Gradually the album travels further out, very interestingly so as Bearzatti’s Aylerish squalls on “Postludium and a Kiss” add another disruptive element to roil the prevailing balladry before, in a thrilling process, the other musicians rise to match his energy. “No Taxi”, by the trio, turns in another direction, towards a meeting of Thelonious Monk’s angles and Lennie Tristano’s seamless flow, with Bearzatti playing the Charlie Rouse/Warne Marsh role. “Caino” is a pre-dawn tone poem, with fine shading from Cecchetto’s guitar, and “Johnny the Liar” feels like a continuation of the same dream-state. “Ti Stimo”, a Guidi favourite, has a lovely rustic simplicity that Bill Frisell would enjoy, and “Tomasz” — a dedication to the late trumpeter Tomasz Stanko — finds the trio summoning the ravishing beauty heard on their previous albums, City of Broken Dreams and This Is The Day, both released, like this new one, on ECM.

As far as I know, Guidi, Morgan and Lobo have played together in London only twice, both times at the Rosenfeld Porcini art gallery. Someone should bring them back as soon as possible. This is one of the finest groups in contemporary jazz, and Avec le temps is not to be missed.

Gebhard Ullmann’s Basement Research

Gebhard Ullmann Jazzfest Berlin 2017 © Camille Blake - Berliner Festspiele-4

When Peter Brötzmann declined — in somewhat unnecessarily brusque terms, I thought — my invitation to join Tyshawn Sorey in a late-night duo performance at Jazzfest Berlin in 2017, my thoughts very quickly turned to Gebhard Ullmann, the highly experienced saxophonist, composer and bandleader who deserves to be a great deal better known outside his native Germany. The way it worked out, I was only sorry that I hadn’t asked Ullmann first. He and Sorey (the festival’s artist in residence) had never met or spoken before; their set was completely improvised, and provided a perfect exposition of what magic such musicians can create together in the right circumstances. I won’t forget it, and neither will anyone else who was in the Seitenbühne at the Haus der Berliner Festspiele that night.

Ullmann is one of those musicians whose inquisitive nature leads him to explore all sorts of environments. One of them is a multinational quintet called Basement Research, in which he plays tenor saxophone and bass clarinet and is joined by Steve Swell on trombone, Julian Argüelles on baritone saxophone, Pascal Niggenkemper on double bass and Gerald Cleaver on drums. Their new album, Impromptus and Other Short Works, is just out.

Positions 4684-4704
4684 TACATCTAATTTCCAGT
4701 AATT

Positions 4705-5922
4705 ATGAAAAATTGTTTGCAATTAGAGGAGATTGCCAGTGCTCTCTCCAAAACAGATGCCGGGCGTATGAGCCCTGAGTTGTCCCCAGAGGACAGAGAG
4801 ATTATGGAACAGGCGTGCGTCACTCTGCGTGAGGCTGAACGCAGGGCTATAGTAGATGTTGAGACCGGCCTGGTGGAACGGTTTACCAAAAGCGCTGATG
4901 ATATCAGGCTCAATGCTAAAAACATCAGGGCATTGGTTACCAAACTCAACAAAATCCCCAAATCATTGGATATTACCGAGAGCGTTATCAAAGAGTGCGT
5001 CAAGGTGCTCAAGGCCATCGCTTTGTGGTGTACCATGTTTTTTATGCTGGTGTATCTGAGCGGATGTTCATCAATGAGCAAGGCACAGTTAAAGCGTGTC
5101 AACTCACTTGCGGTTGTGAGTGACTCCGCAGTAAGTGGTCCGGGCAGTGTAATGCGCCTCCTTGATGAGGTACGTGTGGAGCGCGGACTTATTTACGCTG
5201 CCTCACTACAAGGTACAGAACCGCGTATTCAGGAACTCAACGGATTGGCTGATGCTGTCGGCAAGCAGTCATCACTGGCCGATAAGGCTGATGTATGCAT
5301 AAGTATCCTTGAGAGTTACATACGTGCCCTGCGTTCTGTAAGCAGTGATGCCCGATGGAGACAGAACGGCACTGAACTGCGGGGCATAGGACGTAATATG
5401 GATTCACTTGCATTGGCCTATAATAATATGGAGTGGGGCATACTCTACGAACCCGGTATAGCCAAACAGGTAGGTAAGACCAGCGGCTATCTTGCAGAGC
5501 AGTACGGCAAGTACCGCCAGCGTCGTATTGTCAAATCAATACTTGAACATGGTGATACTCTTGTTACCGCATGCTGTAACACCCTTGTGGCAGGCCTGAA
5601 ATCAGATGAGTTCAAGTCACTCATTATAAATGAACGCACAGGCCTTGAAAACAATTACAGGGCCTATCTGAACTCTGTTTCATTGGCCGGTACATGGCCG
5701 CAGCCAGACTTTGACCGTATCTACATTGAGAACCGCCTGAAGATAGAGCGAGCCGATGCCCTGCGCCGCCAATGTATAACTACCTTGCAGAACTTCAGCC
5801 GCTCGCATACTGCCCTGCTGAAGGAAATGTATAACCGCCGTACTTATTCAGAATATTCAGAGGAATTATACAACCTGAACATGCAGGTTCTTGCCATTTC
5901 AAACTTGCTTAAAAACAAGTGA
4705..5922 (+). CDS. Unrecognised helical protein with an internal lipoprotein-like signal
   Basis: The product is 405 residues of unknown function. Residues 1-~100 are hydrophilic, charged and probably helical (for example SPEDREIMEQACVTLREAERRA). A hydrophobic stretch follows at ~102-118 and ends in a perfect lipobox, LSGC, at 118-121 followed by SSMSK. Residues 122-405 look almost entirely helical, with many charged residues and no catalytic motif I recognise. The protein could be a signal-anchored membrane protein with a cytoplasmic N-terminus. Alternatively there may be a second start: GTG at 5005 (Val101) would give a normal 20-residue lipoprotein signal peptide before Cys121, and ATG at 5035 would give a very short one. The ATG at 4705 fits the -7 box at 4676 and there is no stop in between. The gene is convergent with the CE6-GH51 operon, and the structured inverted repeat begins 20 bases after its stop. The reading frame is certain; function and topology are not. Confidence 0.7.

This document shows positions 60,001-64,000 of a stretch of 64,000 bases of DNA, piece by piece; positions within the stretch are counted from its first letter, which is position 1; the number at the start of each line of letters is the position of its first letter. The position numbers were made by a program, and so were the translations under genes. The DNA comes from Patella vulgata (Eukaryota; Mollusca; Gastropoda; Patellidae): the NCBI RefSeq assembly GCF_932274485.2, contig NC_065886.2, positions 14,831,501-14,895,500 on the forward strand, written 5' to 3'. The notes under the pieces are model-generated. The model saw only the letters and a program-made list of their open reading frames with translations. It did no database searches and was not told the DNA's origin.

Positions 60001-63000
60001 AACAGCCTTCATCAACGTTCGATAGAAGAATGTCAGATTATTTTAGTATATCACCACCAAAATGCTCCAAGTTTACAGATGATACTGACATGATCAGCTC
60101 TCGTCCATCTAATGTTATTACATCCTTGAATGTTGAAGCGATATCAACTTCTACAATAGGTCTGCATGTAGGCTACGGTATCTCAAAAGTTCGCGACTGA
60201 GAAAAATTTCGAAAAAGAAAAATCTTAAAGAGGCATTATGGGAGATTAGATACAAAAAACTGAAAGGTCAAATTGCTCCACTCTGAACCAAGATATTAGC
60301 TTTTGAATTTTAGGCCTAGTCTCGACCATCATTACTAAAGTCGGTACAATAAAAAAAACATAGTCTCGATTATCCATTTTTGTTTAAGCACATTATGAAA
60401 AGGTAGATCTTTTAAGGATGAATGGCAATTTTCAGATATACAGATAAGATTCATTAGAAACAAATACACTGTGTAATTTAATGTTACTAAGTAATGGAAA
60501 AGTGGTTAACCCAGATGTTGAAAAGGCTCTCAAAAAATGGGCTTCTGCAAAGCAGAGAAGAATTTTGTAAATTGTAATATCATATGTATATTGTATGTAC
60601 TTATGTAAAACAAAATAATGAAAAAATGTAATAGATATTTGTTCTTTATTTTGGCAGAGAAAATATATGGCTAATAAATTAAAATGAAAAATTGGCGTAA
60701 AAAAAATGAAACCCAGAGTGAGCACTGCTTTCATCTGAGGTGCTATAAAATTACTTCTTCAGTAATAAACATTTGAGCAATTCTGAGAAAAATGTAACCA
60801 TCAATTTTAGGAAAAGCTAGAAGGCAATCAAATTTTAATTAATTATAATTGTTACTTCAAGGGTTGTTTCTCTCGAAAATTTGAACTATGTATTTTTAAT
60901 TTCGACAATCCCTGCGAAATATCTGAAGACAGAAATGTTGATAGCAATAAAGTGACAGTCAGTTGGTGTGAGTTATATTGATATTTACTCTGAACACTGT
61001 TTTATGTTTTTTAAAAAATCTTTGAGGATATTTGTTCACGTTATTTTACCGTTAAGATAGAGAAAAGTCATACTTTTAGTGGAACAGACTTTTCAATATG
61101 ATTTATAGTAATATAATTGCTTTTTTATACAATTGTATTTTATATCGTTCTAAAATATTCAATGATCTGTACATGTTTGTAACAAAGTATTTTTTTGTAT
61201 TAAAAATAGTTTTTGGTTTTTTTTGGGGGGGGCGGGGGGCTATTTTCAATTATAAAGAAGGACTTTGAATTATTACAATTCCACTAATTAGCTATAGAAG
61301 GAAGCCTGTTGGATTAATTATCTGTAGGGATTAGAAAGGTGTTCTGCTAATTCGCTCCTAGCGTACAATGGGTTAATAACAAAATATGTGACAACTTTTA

When he sent me a copy, Ullmann expressed his puzzlement that the early reviews had described the music as “free jazz”. “I’m not sure I get it,” he wrote. “Maybe times changed and now for the average people this is free jazz. Not that I have a problem with the term … but I do have a lot of other ‘free’ projects while this one focuses a lot on my compositions. I see myself here in the lineage of Mingus transferred using my and today’s composition techniques — but maybe Mingus would be call a free jazz musician today as well. Strange.”

Whatever you’d call Mingus, you could call Ullmann as well. To me his pieces for this group take their cue from Blues & Roots and Oh Yeah! — the bands with three or four low or low-ish horns, no trumpet or other high-pitched instrument on top, the spontaneity of their interpretation and the occasional burst of collective polyphony ensured by Mingus’s method of teaching them the pieces by ear. I doubt that’s how Ullmann does it, but whatever his method he achieves a similar level of warmth, flexibility and sheer humanity.

The tunes are often bluesy, sometimes hymn-like, encouraging each voice to interact with the others. Some of them have 12-tone components, adding a tart flavour to the underlying bluesiness. Each of the 11 tracks lasts between two and a half and six minutes, and the sense of compression may remind you pleasingly of the sort of event-density jazz records used to have before the invention of the LP.